Key aspects of the professional game – part three.


I hope that you are all fit and well and not going stir crazy at home? Apart from walking the dogs and podcast listening I am keeping busy with gardening and property maintenance. I am also undertaking research into golfers on both main tours to improve my understanding of them as a person as well as their overall game. There are some good re runs of the higher profile tournaments on the USPGA Tour website and on Sky Sports Golf and on You tube. So check them out.

Last week we looked at three golfers who had performed well in regard to ‘Greens In Regulation’ metrics. We also looked at what else they were doing well and what not so well. We then moved on to look at putting metrics performance on the European Tour which highlighted two golfers who were performing particularly well with the short stick, Alexander Bjork and Chris Paisley. So let’s look closer at their overall performance metrics and see what we can glean.

Alexander Bjork – Alex is a 29 year old Swede who is rated at 207th in the world rankings. He has had one European Tour win at the Volvo China Open in 2018. He spent four years at qualifying school before making the grade in 2014. His best finish this year to date was at the Qatar Masters, where he finished sixth.

Looking at Alex’s metrics his putting is clearly the best facet of his game. Next is his sand saves/chipping. However the rest of his game has been weak in 2020. He has poor figures for driving, for greens in regulation and overall stroke average. So yet another golfer who has a definite strength in his short game yet struggles with the tee to green game. We are now starting to see a pattern in regard to golfers on the European Tour, in that those not contending at the end of tournaments have a significant weakness with either their long game or their short game.

Now we will look at Chris Paisley – Chris was born in 1986 and is currently 265th in the world rankings. The Englishman from Hexham has had one win on the European Tour, taking the 2018 BMW South African Open, when his wife caddied for him.  Chris joined the main tour in late 2014. His best finish in 2020 was at the Qatar Masters, where he finished 7th.

Looking at his performance metrics, his putting figures as we would expect are very good. His sand saves/chipping figures are in the top 20 on tour so far in 2020. His driving accuracy is top 100, so not good but not too bad. However his driving distance metrics are poor. Chris’s stroke average is moderate and his greens in regulation figures are horrific!  So, he can hit the ball reasonably straight but not long enough in comparison with his opponents.  He then cannot find the green in regulation strokes and so he is forced to rely on his short game to salvage a score. Looking back to the previous season his driving distance was not that good then as well. His greens in regulation metric was not bad and so something is amiss there in 2020. His short game then was very good and so it appears to be a strength for Chris.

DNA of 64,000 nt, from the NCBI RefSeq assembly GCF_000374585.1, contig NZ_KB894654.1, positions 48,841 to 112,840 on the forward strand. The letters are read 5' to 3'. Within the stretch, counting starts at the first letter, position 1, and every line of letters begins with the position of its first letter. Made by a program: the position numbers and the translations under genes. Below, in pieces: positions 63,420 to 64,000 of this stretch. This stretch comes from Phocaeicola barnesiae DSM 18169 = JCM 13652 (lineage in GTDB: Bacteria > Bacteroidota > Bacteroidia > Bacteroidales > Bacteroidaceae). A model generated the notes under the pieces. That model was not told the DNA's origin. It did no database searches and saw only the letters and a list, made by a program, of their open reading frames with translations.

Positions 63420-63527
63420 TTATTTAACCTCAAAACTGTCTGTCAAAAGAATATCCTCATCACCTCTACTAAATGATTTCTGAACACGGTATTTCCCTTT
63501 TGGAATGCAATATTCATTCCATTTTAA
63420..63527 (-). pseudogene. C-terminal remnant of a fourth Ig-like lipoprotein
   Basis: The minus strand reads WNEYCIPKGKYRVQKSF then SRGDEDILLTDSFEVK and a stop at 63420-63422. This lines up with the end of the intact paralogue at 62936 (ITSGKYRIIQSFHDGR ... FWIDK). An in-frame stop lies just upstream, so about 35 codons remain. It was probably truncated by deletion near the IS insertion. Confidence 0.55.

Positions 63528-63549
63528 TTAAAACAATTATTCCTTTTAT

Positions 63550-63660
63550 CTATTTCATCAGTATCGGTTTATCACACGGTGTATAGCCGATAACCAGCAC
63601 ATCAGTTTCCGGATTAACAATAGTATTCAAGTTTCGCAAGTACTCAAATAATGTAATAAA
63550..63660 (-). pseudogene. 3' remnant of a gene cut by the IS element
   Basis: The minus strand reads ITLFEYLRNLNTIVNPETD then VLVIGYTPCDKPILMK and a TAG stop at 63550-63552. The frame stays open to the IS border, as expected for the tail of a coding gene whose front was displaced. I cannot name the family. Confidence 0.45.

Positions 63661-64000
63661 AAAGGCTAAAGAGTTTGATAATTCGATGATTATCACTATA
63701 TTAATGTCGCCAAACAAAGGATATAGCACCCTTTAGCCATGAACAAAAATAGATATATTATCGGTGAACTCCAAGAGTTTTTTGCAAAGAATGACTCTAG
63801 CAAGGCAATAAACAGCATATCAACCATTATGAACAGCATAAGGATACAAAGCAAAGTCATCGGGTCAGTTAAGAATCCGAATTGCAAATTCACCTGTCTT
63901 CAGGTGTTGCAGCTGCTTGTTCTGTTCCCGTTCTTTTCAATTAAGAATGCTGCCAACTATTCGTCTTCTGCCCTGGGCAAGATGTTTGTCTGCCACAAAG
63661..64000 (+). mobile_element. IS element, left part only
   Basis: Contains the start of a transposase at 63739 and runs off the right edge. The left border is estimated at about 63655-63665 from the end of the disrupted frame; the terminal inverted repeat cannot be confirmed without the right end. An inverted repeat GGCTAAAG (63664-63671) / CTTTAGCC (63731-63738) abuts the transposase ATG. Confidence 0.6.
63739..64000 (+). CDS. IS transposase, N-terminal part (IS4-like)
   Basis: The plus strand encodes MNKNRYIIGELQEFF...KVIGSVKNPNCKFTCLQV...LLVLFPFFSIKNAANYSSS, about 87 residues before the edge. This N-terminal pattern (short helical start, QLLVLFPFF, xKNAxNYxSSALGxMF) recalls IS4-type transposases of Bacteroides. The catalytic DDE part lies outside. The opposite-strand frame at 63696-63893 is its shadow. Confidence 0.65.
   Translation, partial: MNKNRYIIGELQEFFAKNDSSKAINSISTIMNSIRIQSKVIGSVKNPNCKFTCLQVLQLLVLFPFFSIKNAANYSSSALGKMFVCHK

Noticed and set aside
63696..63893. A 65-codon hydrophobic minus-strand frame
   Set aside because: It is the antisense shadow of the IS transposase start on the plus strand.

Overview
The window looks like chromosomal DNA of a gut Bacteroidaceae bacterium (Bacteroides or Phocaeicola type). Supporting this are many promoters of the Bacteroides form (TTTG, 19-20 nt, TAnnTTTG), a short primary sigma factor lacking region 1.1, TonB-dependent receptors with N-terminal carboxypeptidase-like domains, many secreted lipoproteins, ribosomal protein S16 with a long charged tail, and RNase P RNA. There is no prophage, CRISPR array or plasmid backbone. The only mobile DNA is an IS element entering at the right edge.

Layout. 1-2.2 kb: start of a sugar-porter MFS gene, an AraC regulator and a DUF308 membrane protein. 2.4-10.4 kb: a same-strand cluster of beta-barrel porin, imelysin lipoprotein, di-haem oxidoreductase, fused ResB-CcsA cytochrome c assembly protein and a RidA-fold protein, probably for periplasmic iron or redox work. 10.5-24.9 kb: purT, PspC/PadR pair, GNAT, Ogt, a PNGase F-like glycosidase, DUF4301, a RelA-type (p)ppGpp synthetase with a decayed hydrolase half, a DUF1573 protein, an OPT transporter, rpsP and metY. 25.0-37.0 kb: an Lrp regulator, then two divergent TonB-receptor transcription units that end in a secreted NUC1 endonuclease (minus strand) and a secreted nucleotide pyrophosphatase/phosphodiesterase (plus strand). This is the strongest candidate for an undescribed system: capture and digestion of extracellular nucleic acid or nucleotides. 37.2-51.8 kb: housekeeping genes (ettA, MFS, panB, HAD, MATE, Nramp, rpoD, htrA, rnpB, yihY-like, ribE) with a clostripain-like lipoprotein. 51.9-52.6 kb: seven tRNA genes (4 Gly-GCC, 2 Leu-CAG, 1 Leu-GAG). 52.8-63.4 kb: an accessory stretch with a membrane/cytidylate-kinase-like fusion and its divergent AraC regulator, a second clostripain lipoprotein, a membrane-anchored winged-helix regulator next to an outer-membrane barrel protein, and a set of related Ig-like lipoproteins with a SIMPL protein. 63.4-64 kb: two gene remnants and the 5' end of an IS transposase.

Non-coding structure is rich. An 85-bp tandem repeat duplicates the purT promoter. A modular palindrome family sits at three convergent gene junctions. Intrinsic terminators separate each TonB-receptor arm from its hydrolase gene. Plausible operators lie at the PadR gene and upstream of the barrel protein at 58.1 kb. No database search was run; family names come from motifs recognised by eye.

Now let us turn to the metric of ‘Stroke Average’ and begin to break down the component factors of what is considered the most important overall metric. Stroke Average has six components parts – ‘Birdies’, ‘Eagles’, ‘Bogeys’, ‘Par 3 Scoring’, ‘Par 4 Scoring’ and ‘Par 5 Scoring’. Once again a minimum of 12 completed rounds played on the main European Tour are required to qualify.

If we start with ‘Birdies’ as measured by birdies per round as an average.

The top five golfers in 2020 are:

    1. Thomas Pieters of Belgium                              4.95
    2. Victor Perez of France                                       4.75
    3. Erik Van Rooyen of South Africa                    4.72
    4. Min Woo Lee of Australia                                 4.61
    5. Tommy Fleetwood of England                         4.50

Then we will look at ‘Eagles’ per round as an average:

1. Sebastian Gomez Rodriguez of Spain               0.50

2. Mike Lorenzo Vera of France                             0.31

3. Nicolai Hojgaard of Norway                               0.25

3. Marcus Armytage of England                             0.25

3. George Coetzee of South Africa                         0.25


No match in these two categories, but that is not surprising as Eagles on par fours and fives are hard to achieve and requires a golfer to play the hole almost perfectly.

We will now look at when a golfers scoring is not so good, as we consider ‘Bogeys’ and bogey avoidance. Our top five bogey avoids on average are:

1. Branden Grace of South Africa                             1.88

2. Louis Oosthuizen of South Africa                        1.94

3. Sergio Garcia of Spain                                            2.19

4. Tommy Fleetwood of England                             2.25

5. Shane Lowry of Ireland                                          2.29

We have our first match, Tommy Fleetwood, averaging 4.5 birdies per round and only incurring 2.25 bogeys per round. How does this impact his overall performance?

Also how do birdie king Thomas Pieters and top bogey avoider Branden Grace perform overall?

We will look at those three golfers next week to see what the answer is. We will also move on to the remaining three aspects of stroke average and see what they tell us.

Dont forget to let me know what you think of this blog and what views you have relating to a top golfers performance.

Until next week. Keep safe.